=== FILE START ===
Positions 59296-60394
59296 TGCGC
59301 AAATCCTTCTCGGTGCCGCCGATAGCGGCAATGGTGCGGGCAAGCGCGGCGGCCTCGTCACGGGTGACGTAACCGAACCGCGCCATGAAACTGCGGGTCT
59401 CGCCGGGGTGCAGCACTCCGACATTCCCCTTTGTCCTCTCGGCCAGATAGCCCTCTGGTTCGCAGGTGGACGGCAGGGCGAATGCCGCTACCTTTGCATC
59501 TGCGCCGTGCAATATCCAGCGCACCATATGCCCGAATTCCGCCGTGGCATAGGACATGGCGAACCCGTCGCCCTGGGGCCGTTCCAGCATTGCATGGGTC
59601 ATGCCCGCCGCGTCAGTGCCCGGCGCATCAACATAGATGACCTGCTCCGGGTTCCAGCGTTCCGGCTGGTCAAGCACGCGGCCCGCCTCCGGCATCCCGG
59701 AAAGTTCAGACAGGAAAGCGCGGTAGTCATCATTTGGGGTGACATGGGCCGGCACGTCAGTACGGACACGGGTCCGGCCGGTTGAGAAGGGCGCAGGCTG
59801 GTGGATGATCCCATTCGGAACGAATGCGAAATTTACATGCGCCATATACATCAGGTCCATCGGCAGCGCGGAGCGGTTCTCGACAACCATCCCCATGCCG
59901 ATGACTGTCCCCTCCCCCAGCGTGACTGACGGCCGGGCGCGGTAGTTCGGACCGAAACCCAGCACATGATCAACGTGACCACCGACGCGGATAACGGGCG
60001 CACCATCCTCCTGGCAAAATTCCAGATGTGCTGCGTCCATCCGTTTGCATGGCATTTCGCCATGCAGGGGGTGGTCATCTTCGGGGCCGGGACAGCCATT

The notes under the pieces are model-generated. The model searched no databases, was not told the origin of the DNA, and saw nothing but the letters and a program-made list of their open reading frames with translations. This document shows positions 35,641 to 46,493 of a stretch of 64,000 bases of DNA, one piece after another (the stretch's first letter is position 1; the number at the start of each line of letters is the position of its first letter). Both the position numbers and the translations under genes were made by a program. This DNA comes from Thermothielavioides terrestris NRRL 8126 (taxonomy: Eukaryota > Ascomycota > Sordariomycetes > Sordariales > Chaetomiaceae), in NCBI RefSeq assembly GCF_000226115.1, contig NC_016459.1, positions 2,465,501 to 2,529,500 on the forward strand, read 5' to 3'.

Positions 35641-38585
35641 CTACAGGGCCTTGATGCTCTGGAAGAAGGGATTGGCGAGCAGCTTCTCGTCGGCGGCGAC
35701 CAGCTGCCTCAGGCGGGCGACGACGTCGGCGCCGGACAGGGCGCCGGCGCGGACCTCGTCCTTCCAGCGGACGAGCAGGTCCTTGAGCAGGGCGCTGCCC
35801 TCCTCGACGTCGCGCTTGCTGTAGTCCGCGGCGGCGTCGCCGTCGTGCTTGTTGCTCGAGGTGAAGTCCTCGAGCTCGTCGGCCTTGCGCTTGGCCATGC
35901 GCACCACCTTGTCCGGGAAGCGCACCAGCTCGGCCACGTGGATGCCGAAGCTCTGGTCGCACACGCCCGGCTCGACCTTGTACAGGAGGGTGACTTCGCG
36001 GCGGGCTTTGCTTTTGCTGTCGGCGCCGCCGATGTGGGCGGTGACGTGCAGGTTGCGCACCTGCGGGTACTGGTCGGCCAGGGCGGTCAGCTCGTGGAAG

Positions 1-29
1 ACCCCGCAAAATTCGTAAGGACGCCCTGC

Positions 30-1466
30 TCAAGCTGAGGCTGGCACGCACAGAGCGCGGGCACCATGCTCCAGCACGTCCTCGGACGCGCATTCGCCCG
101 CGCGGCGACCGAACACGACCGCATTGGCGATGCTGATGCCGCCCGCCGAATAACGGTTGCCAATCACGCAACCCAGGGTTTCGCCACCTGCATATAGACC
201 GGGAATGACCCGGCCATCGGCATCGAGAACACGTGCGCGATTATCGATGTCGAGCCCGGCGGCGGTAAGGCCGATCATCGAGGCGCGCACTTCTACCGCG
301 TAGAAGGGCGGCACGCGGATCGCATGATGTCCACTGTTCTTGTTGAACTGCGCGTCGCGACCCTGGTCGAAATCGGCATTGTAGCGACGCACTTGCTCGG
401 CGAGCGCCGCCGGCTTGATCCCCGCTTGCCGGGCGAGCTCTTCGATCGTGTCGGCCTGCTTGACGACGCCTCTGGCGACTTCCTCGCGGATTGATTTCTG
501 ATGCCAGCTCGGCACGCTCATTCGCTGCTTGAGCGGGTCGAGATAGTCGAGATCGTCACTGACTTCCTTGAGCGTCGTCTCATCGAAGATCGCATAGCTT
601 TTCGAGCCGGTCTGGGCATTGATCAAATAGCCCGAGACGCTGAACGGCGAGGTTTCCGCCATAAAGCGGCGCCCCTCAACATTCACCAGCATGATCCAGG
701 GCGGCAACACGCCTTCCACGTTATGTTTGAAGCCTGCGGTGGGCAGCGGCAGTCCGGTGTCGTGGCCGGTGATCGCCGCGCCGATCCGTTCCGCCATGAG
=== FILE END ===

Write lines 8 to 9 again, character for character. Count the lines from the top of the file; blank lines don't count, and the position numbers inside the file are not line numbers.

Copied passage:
59801 GTGGATGATCCCATTCGGAACGAATGCGAAATTTACATGCGCCATATACATCAGGTCCATCGGCAGCGCGGAGCGGTTCTCGACAACCATCCCCATGCCG
59901 ATGACTGTCCCCTCCCCCAGCGTGACTGACGGCCGGGCGCGGTAGTTCGGACCGAAACCCAGCACATGATCAACGTGACCACCGACGCGGATAACGGGCG